Dublin Coach Bob Cervetto suggested that I sit down and visit with high school senior Abel Aguilar, but he did not tell me why. Today, I learned the answer to that question, and I have to tell you that I had one of the most interesting conversations that I have ever had with a high school student. Of course, I love dedicated football players and more than that, I love intelligence in young people. I found both (in spades!) in Dublin’s Abel Aguilar.
He didn’t have me at “Hello,” but when he used the word bittersweet by the tenth word out of his mouth, I had to smile, knowing that here was a young man worth a long conversation so I settled a little deeper into my hard high school library chair and asked him to tell me what it was that he thought Coach Cervetto wanted him to tell me.
Whether we hit on the right topic or not, I have no idea, but I do know that Abel Aguilar opened his mouth and simply bubbled over with enthusiasm for his years as a Dublin Lion and the lessons he learned there.
“Coach came in here preaching to us about buying into the program and hard work, but we had never experienced any success in football and didn’t know what he was talking about. When he got here, he was totally enthusiastic and I thought, ‘Yeah, he’ll be here two years, we’ll lose, and he’ll be gone.’”
“My first year of high school both the JV and the varsity went 1-9, and I thought that Coach Cervetto had come here with all of that hype and nothing had happened because I expected it to happen right away. I didn’t realize that he was right…that it was a process, a marathon, not a sprint.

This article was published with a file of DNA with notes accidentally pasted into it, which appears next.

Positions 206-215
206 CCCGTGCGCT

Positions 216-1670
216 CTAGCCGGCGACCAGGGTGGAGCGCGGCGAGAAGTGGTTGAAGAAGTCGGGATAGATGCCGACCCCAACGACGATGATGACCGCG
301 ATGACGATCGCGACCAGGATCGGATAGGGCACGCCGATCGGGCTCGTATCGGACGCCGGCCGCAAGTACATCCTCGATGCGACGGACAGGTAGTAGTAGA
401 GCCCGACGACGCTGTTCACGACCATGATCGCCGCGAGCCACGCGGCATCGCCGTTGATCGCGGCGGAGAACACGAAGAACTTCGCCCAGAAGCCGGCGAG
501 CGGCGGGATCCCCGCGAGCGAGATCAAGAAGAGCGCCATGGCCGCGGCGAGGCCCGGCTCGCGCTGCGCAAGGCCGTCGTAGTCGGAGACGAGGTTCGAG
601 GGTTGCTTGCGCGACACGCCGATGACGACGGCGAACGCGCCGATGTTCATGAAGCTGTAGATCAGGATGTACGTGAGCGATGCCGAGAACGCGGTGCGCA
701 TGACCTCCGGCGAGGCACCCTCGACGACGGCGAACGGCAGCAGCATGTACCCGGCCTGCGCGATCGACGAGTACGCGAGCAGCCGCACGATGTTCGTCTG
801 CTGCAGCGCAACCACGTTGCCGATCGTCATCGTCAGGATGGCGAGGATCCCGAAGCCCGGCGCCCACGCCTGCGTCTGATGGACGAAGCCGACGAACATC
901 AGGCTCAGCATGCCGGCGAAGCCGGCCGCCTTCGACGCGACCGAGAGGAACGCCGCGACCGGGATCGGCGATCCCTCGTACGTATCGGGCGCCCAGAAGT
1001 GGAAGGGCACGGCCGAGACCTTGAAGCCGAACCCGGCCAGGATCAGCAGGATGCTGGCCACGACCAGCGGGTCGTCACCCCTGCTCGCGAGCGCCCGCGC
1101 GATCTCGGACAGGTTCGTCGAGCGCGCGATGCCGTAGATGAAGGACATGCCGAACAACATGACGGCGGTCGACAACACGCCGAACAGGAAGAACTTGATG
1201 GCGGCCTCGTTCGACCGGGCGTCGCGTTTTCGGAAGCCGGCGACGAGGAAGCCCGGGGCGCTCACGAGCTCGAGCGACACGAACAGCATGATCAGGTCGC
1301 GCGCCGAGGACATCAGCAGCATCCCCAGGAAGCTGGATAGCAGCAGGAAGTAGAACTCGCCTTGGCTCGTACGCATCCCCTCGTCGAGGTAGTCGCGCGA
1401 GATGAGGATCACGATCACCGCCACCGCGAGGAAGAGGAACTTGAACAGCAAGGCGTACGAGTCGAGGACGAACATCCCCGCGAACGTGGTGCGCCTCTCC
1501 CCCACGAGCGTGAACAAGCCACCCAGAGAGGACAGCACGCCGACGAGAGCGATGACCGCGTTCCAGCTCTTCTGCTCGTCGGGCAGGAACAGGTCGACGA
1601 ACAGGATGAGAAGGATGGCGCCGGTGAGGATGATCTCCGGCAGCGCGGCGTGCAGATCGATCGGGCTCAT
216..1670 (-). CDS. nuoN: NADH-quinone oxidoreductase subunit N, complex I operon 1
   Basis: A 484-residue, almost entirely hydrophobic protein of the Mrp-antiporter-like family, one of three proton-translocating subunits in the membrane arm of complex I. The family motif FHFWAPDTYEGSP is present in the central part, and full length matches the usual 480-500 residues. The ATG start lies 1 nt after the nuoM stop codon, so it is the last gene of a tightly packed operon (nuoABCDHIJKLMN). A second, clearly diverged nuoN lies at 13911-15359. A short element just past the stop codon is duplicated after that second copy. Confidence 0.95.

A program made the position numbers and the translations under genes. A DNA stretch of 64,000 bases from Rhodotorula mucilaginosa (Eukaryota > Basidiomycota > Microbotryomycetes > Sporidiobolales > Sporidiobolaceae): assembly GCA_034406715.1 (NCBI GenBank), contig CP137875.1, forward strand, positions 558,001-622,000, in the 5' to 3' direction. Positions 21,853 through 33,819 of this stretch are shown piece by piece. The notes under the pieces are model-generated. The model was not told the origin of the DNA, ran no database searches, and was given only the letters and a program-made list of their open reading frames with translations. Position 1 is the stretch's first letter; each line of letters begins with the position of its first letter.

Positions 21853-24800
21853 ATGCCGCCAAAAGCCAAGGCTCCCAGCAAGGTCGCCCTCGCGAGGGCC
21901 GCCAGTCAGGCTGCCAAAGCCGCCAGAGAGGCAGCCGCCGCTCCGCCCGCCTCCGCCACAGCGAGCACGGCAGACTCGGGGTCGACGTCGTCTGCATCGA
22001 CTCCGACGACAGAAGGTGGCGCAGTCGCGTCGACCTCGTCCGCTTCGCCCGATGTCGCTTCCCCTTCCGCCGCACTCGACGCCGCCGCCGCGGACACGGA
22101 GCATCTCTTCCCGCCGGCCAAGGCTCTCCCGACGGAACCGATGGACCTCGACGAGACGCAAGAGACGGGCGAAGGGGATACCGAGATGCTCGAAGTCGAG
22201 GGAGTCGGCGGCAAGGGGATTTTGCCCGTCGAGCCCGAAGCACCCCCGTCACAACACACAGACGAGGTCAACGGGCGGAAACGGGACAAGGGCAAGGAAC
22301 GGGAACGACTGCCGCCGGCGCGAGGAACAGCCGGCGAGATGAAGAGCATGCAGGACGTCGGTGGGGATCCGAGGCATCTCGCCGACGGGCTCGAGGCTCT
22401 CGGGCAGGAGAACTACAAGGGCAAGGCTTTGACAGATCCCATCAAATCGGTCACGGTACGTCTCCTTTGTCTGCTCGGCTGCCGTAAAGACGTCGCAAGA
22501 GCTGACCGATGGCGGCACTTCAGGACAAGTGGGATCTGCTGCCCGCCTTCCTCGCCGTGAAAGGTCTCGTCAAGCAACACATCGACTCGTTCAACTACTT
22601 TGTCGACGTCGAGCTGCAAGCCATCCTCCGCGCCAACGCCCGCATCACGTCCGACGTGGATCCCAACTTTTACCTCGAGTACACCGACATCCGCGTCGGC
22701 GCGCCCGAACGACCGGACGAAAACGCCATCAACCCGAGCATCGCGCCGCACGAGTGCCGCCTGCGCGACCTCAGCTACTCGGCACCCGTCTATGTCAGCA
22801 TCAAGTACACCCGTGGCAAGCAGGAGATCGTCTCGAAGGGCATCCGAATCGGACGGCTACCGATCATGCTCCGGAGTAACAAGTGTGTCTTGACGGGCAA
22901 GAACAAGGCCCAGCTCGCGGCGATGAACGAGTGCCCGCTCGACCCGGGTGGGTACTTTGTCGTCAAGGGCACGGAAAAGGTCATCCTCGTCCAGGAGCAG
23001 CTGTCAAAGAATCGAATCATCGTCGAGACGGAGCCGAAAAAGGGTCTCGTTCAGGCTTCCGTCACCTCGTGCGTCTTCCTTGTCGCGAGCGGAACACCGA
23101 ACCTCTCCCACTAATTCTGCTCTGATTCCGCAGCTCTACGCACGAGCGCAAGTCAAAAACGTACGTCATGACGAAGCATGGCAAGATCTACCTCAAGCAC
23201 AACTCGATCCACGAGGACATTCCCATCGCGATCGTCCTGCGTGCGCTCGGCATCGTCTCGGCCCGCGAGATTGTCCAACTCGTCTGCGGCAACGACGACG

“My sophomore year, Coach put me on special teams on the varsity, and I didn’t do much. I knew that I was stronger physically, and I was encouraged by that, but I was discouraged by what I did on the field. We went 2-8 that year, which was more than what we had done the year before so that was a bright spot.”
Now stay with me here. In two football seasons, Abel has won three games, and he was calling it a bright spot!
“Then it was my junior year, and I became the starting receiver. By district, I was replaced by a 6’3” freshman, who deserved the spot. I’ve always thought of myself a team player, and I knew he deserved it so I didn’t complain. We went 4-6 that year, and I was really encouraged because that was double what we had done the year before.
Our last game was against Breckenridge, and they were the big dogs of the district. They were really whipping us at the end of the first half. The second half is what Coach always refers back to; we scored 26 unanswered points in that half.
We missed the playoffs, but that was our turning point for our program because we saw that we could hang with the Brecks of the world. Plus we had been tied with Eastland 6-6 at halftime of that game, and they were rated in the top 10, and we finally realized that we could actually play with teams like that. We figured out that we no longer had to roll over; we could play with anyone.”
And then a light went off in Abel’s head, but it actually took a trip to the town of Cisco for that to happen.
“After football season my junior year, Brady [Dublin’s quarterback] and I went to a softball game in Cisco, and I saw their weight room. It was 6:30 or 7:00 at night, and the room was still full at that time of day, and that was the first time I really understood that there were teams that worked that late.
“Suddenly I realized that all of those boys had a state championship ring on their finger, and there they were still working. I also realized that I had never worked over an hour at a time in my life. That is when I really committed myself to the weight room.”
And then Abel Aguilar grinned at me.
“Coach Cervetto reminded me that he had been telling me the same thing all along and that he hated that it took Cisco to finally make me understand what he had been trying to teach me…
“I had always just thought that the success that teams like Cisco have was reserved for just a few,” he explained to me. “I didn’t realize that it is all about pure work, and it was at that moment that I understood that I needed to be doing the same thing that Cisco was doing.
“When everyone saw me working, they thought, ‘Abel? What’s he doing?’